Accepting Incoming Connections
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Master switch for incoming connections
It is possible to globally enable or disable acceptance of incoming connections on all sockets, irregardless of the setup of individual sockets. This is done using the sock.inconenabledmaster property. By default, this property is set to 1- YES.
Defining who can connect to your socket
The sock.inconmode ("incoming connections mode") property allows you do define whether incoming connections will be accepted and, if yes, from who. By default (0- PL_SOCK_INCONMODE_NONE), incoming connections are not allowed at all. For TCP this means that incoming connection requests will be rejected. For UDP, incoming datagrams will simply be ignored.
If you don't mind to accept an incoming connection from any host/port then set the sock.inconmode= 3- PL_SOCK_INCONMODE_ANY_IP_ANY_PORT. This way, whoever wants to connect to your socket will be able to do so as long as this party is using correct transport protocol (you define this through the sock.protocol property) and is connecting to the right port number (more on this below).
If you are only interested in accepting connections from a particular host on the network then set sock.inconmode= 2- PL_SOCK_INCONMODE_SPECIFIC_IP_ANY_PORT. This way, only the host with IP matching the one defined by the sock.targetip property will be able to connect to your socket.
You can restrict things further and demand that not only the IP of the other host must match the one you set in sock.targetip property, but also the port from which the connection is being originated must match the port defined by the sock.targetport property. To achieve this, set the sock.inconmode= 1- PL_SOCK_INCONMODE_SPECIFIC_IPPORT.
Here is an example of how to only accept incoming TCP connections from host 192.168.100.40 and port 1000:
The sock object rejects an incoming connection by sending out a reset TCP packet. This way, the other host is instantly notified of the rejection. There is an exception to this — see Socket Behavior in the HTTP Mode.
Ports on which your socket will accept an incoming connection are called "listening ports". These are defined by two properties: the sock.localportlist and the sock.httpportlist. Notice that both properties are of string type, so each one can accept a list of ports.
For example, to accept a normal data connection either on port 1001, port 2000, or port 3000, set the sock.localportlist= "1001,2000,3000". Once the connection is in progress, you can check which of the socket's local ports is actually engaged in this connection. This is done through the sock.localport read-only property.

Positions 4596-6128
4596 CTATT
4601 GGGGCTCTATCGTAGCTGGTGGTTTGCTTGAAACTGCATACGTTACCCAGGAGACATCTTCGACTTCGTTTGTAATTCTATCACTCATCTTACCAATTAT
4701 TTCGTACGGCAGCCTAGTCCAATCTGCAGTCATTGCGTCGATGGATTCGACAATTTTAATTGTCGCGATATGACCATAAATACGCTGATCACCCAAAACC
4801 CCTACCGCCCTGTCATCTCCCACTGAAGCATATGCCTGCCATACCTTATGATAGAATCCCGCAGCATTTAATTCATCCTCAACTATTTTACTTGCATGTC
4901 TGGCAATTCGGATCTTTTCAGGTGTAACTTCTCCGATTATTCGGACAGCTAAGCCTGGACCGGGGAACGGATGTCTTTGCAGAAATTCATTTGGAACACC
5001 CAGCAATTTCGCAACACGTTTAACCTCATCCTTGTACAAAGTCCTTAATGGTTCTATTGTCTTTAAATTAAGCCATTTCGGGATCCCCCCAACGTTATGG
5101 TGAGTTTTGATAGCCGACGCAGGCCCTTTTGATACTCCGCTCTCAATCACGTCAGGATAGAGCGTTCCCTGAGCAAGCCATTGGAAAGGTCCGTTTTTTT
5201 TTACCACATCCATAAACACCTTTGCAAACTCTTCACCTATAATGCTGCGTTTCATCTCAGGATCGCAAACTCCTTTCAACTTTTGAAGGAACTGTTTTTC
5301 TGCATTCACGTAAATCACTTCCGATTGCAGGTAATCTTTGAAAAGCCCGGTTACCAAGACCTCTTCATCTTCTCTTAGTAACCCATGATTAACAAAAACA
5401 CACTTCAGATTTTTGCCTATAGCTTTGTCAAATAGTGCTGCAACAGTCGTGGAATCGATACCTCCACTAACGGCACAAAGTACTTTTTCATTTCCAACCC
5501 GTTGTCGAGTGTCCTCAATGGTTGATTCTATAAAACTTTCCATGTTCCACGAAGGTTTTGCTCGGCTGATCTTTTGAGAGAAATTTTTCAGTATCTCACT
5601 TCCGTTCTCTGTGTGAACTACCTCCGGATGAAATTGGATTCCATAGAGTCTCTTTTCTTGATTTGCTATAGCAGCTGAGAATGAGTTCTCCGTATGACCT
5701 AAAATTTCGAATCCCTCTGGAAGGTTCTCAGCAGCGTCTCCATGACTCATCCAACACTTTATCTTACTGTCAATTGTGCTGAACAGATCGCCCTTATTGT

For UDP connections, the sock.localportlist is all there is. For TCP, which can be used for "plain vanilla data connections" or for HTTP, you have another property- sock.httpportlist. To be accepted by your socket, an incoming TCP connection has to target either one of the ports on the sock.localportlist, or one of the ports on the sock.httpportlist. The socket will automatically switch into the HTTP mode if the connection is accepted on one of the ports from the sock.httpportlist.
Here is an example:
The above means that any incoming TCP connection that targets either port 1001 or port 2000 will be interpreted as a regular data connection. If connection target port 80 it will be accepted as an HTTP connection.
And what if the same port is listed both under the sock.localportlist and sock.httpportlist?
In this example, if there is an incoming connection targeting "our" port 80 and the protocol is TCP then the mode will be HTTP- the sock.httpportlist has priority over sock.localportlist. Of course, for UDP the sock.httpportlist won't matter since the HTTP is only possible on TCP!
Setting allowed interfaces
The sock object is interface-independent and supports communications over more than one interface. The sock.allowedinterfaces property defines the list of interfaces on which the current socket will accept incoming connections. The list is different and depends on the platform. To find out what interfaces are available, refer to your device's platform documentation (for example, EM1000's is here).
The sock.allowedinterfaces property stored the string that lists all interfaces that the socket will listen on:
Connections accepted even when the VM is paused
Once the socket has been setup it will accept an incoming connection even when the VM is paused (for example, has stopped on your breakpoint). All communications are handled by the master process, so the socket does not need the VM to accept an incoming connection (or, for that matter, receive and send the data).